Harry Fujiwara, the former professional wrestler and manager who perfected the art of being a villain when he performed under the name Mr. Fuji, died on Sunday.
The WWE Hall of Famer was 82.
Although he played a flag-waving Japanese character with a heavy accent, Fujiwara was an American of Japanese descent, born in Hawaii in 1935. His schtick was especially effective during the 1980s and 1990s, when a powerful Japanese economy led to a protectionist backlash in the United States, and Japanese characters were often portrayed as villains in pop culture.
In a 2009 interview with World Wrestling Insanity, Fujiwara said angry fans threw chairs at him. He was even stabbed twice.
“That was my job,” he recalled. “I made them hate my guts real bad. I was really good at that.”
“During his in-ring days, Fuji established himself as one of the great rule-breakers in WWE,” the organization said.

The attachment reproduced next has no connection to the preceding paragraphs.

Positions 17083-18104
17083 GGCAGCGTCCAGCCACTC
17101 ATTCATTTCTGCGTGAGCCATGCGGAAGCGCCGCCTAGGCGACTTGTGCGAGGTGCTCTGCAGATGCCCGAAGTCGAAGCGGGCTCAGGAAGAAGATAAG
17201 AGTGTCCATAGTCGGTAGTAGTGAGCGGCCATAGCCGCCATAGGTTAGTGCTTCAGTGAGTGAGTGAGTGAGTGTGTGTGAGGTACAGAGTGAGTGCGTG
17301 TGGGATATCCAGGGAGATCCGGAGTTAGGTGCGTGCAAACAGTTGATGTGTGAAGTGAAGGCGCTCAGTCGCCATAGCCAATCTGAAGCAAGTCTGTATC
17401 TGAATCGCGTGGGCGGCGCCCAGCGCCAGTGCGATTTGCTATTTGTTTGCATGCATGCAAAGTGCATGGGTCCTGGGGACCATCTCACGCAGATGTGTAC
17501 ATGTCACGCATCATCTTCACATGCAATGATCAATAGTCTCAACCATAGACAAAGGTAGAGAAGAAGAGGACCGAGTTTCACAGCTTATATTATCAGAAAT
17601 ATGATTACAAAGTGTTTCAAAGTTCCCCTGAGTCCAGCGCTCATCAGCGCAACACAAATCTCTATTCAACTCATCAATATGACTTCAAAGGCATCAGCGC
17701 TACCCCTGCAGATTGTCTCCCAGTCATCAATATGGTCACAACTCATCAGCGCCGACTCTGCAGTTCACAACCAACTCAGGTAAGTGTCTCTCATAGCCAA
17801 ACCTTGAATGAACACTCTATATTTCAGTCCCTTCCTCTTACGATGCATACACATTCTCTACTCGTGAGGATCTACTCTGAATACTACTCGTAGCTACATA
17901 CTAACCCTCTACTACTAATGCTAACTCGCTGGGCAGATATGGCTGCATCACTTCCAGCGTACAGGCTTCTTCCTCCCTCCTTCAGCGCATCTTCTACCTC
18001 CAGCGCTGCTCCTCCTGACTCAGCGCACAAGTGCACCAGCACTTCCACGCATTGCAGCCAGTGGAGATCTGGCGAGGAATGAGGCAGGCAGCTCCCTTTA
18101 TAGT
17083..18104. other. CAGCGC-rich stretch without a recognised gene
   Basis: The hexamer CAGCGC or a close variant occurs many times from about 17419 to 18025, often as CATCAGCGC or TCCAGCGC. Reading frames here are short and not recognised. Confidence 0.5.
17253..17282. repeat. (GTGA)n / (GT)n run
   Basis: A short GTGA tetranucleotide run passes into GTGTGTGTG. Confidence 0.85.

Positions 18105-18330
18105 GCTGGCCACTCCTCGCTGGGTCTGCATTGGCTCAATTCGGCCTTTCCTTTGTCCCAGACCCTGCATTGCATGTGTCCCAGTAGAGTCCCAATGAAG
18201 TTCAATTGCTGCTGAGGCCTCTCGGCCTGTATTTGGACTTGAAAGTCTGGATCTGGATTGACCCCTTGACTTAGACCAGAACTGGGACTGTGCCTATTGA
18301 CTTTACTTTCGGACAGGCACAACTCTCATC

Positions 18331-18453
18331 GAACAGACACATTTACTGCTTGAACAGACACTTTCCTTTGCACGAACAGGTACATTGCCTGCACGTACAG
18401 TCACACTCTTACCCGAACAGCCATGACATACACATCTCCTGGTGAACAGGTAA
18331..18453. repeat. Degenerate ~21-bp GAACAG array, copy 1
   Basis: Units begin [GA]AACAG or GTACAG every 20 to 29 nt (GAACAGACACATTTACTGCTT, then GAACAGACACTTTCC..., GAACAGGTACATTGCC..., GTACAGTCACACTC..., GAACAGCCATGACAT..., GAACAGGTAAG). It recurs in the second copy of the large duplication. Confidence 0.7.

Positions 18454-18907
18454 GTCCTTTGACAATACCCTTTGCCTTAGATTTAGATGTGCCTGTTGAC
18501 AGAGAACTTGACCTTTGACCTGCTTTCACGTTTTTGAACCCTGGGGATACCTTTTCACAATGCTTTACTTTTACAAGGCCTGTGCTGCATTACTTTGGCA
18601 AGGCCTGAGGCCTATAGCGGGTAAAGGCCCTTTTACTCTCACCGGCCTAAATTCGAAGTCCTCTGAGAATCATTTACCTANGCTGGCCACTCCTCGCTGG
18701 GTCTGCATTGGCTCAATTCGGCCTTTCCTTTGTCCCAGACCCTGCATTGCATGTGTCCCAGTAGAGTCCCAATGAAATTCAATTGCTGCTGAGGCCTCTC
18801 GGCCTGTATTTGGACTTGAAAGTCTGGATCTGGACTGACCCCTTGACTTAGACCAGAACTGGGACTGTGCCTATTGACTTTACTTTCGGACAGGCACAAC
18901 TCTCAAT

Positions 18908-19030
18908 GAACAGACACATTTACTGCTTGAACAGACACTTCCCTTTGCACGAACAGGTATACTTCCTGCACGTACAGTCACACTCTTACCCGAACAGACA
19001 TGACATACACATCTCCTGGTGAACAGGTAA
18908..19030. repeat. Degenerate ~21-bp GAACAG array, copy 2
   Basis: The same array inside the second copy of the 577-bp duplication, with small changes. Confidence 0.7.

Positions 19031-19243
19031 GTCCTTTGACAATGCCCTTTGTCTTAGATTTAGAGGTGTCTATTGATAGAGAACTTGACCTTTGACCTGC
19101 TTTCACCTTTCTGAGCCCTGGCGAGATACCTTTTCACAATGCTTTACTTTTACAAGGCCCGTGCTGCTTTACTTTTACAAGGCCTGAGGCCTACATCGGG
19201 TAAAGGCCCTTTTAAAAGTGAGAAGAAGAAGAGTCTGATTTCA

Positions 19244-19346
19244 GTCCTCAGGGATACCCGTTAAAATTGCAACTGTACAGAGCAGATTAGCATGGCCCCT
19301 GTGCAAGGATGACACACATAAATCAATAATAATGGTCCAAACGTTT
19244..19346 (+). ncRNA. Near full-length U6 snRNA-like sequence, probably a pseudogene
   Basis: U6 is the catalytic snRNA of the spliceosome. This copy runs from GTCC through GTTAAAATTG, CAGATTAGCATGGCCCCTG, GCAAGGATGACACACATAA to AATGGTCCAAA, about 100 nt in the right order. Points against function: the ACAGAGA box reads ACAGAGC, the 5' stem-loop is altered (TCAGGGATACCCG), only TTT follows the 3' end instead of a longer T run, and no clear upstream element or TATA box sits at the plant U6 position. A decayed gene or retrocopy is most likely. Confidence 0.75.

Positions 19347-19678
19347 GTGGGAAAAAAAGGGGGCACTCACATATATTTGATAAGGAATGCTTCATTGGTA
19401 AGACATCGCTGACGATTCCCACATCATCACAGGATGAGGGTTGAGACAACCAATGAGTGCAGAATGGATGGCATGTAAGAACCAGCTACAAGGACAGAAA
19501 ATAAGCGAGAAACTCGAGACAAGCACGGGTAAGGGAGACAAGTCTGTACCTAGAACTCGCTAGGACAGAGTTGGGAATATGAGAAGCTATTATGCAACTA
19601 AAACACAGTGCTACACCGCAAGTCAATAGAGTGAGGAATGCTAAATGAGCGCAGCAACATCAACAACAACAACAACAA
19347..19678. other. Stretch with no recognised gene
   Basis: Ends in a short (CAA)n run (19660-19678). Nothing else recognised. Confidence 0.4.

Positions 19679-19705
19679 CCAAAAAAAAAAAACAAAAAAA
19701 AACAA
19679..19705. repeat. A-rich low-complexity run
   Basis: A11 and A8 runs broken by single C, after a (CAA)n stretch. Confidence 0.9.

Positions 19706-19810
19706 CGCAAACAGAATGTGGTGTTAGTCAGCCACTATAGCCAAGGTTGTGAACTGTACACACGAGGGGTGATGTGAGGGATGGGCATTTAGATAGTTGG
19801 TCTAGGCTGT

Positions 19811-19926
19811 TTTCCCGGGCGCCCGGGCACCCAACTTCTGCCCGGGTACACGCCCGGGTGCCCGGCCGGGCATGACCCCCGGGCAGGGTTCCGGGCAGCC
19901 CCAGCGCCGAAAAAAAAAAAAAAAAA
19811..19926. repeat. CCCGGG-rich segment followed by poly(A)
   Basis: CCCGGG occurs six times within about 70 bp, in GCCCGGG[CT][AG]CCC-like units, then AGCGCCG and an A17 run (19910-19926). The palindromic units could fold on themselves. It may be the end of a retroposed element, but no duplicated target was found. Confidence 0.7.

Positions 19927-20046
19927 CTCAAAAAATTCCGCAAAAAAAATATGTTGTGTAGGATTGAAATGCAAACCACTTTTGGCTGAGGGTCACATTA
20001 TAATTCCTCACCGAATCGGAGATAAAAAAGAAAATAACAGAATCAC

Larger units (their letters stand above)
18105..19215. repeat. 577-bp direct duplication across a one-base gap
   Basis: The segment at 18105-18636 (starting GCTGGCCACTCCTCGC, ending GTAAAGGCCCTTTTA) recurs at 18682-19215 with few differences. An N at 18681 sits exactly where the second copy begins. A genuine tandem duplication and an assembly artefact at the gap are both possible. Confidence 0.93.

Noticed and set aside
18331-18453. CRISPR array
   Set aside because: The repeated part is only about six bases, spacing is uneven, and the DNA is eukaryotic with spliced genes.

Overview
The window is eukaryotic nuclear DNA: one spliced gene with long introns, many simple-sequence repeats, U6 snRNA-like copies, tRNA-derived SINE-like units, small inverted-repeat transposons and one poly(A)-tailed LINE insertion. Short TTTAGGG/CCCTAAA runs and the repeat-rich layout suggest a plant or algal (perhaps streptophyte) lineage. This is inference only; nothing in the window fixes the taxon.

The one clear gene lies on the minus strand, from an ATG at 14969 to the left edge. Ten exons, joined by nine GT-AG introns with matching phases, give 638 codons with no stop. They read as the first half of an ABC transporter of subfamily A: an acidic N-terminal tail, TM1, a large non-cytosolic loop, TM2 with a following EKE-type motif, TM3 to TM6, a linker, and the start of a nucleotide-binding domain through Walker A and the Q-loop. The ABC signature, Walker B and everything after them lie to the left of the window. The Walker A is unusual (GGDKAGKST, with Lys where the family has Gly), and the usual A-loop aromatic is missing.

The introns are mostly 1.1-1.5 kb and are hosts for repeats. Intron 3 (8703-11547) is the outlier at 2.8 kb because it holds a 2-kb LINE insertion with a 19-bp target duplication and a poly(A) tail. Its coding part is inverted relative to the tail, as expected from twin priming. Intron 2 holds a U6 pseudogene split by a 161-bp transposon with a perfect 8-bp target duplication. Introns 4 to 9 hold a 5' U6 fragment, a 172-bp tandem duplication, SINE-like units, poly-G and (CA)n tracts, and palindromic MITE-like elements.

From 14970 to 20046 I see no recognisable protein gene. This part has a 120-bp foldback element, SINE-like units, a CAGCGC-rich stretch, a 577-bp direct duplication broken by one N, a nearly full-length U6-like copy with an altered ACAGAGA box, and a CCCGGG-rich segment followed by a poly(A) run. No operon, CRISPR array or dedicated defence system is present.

His signature move was hiding a bag of salt in his trunks. He would throw the salt into the eyes of his opponents, blinding them while he went in for the finish.
Mr. Fuji’s specialty was tag-team wrestling, where he was the co-holder of the championship five times with two different partners.
After his performing career ended, Fujiwara became one of the sport’s most colorful managers. He’d wear a tuxedo and tophat, and carry a cane, which could at times also become a weapon whenever a referee turned his back.
Fujiwara managed some of wrestling’s most famous heels, including George “The Animal” Steele, Kamala, Killer Khan, Demolition, The Powers of Pain, Yokozuna and “Magnificent” Don Muraco. His partnership with Muraco led to a series of comically bad pop-culture parody videos such as Fuji Vice, Fuji General, Fuji Bandito and Fuji Chan:
”The idea always being the worse, the better,” Muraco said of the parody videos in an interview last year with the “Two Man Power Trip of Wrestling” podcast. “I think we always lived up to that.”
Fujiwara was inducted into the WWE Hall of Fame in 2007.
“His career will be remembered by different generations for different reasons,” WWE said. “But Mr. Fuji, whether as a Superstar or manager, is one of the most entertaining performers in the history of WWE.”
Mr. Fuji was remembered by fans and wrestling stars alike on social media:
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